The virtues of local ownership

When a town bands together to open a department store, we all have much to learn.

Chris MacDonald 0

There’s plenty in the news these days about the supposed virtues of “buying local.” Buying local usually means buying from small businesses. As I’ve argued before, in at least some cases buying local also means opting for small-scale, inefficient production processes. And in other cases, it means an unhealthy kind of insulation from the outside world.

But what about the virtues of specifically local ownership, when the ownership in question is ownership of what is otherwise a standard-issue department store, replete with goods ‘Made in China,’ as the stereotype goes?

The New York Times recently reported on an effort by a small town in upstate New York to ensure its residents have access to some sort of local department store. When the local Ames department store went out of business a few years back, residents of Saranac Lake—pop. 5,041—took matters into their own hands. They raised the capital, at $100/share, to open their own department store.

It’s a charming story, and an interesting experiment, but we ought to exercise some caution before attaching too much significance to it.

First, it will be tempting to see this as radical re-visioning of modern capitalism. To see examples of such a temptation, see the 2004 Avi Lewis and Naomi Klein documentary, The Take, about the takeover of a defunct Argentinian factory by its former employees. Lewis and Klein portray that takeover as an example of the pursuit of a real alternative to capitalism—despite the fact that the cooperatively-run factory is still buying inputs on the open market, selling goods on the open market, and so on.

Were it not for movies like The Take, it might go without saying that innovations in ownership structure don’t eliminate the fundamental challenges of capitalism, and certainly don’t eliminate the standard ethical issues that face all businesses. The department store in Saranac Lake is—setting aside a few nods to local sourcing—just a regular department store. It’s got employees, so it will face questions about how those employees are treated. It’s smaller than your typical Walmart, but it will still face questions (or at least it should) about where its products come from, the conditions under which they’re manufactured, and so on. And its managers will still face questions about how to balance the good of the community as a whole with their obligation to be fiscally responsible. And so on.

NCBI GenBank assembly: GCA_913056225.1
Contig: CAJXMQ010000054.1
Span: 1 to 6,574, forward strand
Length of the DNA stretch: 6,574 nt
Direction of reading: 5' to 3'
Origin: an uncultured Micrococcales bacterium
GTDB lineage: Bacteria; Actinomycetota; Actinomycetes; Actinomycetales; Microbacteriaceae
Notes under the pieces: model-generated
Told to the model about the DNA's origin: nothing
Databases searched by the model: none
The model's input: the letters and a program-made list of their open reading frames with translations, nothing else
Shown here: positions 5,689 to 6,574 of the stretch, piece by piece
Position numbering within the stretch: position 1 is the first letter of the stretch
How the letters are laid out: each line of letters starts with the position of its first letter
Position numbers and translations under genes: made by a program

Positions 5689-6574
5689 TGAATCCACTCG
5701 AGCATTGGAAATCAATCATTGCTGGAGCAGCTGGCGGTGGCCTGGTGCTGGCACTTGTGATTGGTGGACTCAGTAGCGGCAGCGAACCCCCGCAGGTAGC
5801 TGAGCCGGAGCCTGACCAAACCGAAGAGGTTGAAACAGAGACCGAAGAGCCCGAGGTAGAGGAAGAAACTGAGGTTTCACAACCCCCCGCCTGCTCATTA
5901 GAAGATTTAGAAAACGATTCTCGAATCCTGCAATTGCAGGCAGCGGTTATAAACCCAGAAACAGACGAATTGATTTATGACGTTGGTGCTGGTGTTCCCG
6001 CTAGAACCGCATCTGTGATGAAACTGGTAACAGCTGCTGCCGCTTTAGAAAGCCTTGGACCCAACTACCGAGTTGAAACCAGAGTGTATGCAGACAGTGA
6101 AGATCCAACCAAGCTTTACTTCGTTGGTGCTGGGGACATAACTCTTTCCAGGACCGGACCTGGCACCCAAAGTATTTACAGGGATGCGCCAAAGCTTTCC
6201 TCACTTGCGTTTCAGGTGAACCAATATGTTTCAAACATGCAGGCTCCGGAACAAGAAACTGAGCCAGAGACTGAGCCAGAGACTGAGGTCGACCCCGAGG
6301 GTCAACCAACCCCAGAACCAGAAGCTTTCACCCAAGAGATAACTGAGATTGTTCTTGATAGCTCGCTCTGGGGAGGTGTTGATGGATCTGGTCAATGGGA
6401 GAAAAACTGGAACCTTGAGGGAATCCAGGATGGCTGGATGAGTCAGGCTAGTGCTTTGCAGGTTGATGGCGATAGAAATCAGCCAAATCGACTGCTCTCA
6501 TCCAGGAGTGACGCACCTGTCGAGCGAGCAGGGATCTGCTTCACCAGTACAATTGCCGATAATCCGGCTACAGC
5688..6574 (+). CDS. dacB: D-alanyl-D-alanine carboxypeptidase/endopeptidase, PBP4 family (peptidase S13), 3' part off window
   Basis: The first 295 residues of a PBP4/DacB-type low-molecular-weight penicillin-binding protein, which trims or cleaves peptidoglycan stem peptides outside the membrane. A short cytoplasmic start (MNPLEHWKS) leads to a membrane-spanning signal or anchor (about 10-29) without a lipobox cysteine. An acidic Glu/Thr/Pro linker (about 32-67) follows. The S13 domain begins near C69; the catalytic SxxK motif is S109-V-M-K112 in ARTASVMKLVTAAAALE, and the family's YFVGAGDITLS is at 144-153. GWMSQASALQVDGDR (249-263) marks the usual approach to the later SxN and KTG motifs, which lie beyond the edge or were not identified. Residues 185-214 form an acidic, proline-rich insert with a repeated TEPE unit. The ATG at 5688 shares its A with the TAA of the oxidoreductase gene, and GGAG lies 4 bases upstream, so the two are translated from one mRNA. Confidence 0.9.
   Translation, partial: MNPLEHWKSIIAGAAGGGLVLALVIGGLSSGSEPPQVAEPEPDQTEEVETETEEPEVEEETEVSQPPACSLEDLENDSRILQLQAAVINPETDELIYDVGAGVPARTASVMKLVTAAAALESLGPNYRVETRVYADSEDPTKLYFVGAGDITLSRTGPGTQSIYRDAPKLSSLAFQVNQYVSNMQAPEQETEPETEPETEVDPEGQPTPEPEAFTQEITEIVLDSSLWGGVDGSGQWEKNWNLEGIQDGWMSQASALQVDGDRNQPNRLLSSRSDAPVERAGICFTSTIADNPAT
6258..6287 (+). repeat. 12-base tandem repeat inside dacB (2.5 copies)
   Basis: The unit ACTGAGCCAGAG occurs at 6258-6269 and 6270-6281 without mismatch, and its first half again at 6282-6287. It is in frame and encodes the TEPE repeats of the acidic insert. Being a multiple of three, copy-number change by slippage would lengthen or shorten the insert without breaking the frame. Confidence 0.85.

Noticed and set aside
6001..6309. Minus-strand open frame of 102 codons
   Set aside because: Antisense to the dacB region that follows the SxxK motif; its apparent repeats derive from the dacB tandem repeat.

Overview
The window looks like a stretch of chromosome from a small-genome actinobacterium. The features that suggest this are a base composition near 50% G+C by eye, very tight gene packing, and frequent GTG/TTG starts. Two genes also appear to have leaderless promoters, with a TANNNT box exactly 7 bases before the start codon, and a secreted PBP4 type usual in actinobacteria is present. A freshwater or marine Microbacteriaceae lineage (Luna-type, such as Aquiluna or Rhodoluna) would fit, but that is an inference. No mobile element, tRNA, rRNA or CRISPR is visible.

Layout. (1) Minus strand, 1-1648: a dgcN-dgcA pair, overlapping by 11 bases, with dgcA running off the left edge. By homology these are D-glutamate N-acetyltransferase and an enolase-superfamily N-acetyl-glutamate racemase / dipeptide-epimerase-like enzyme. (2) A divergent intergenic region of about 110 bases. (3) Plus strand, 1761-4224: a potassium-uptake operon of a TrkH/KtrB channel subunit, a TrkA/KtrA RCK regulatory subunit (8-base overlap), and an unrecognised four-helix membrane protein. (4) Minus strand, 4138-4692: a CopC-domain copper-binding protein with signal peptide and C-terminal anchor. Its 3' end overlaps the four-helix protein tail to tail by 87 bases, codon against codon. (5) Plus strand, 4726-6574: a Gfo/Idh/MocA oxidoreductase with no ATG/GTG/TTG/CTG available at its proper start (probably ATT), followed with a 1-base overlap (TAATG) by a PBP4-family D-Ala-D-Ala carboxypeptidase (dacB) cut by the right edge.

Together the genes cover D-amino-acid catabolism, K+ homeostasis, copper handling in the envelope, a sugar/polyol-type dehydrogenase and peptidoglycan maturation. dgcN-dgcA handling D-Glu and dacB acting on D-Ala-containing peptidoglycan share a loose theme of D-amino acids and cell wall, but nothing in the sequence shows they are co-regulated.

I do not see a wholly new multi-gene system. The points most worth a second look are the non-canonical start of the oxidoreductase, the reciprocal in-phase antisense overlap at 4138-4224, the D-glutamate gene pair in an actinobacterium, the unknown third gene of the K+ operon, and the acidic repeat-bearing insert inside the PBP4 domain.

Not that we need to be entirely cynical about the Saranac Lake experiment, and others like it. There’s at least a prima facie case to make for the significance of local ownership. Managers of a locally-owned store have at least some sense of what kinds of things shareholders would want them to do, and hence seem less likely to violate the trust placed in them. When you know your shareholders by name, you can ask them what they want, and they can tell you what obligations they feel to the community, and they can then ask you, their representative, to make good on those obligations.

In the end, I think experiments in capitalism are good. Indeed, the way it fosters experimentation is one of the great virtues of capitalism. We ought to keep a careful eye on such experiments, both for what we can learn about their particular virtues, and for what we can learn about the nature and structure of capitalism more generally.

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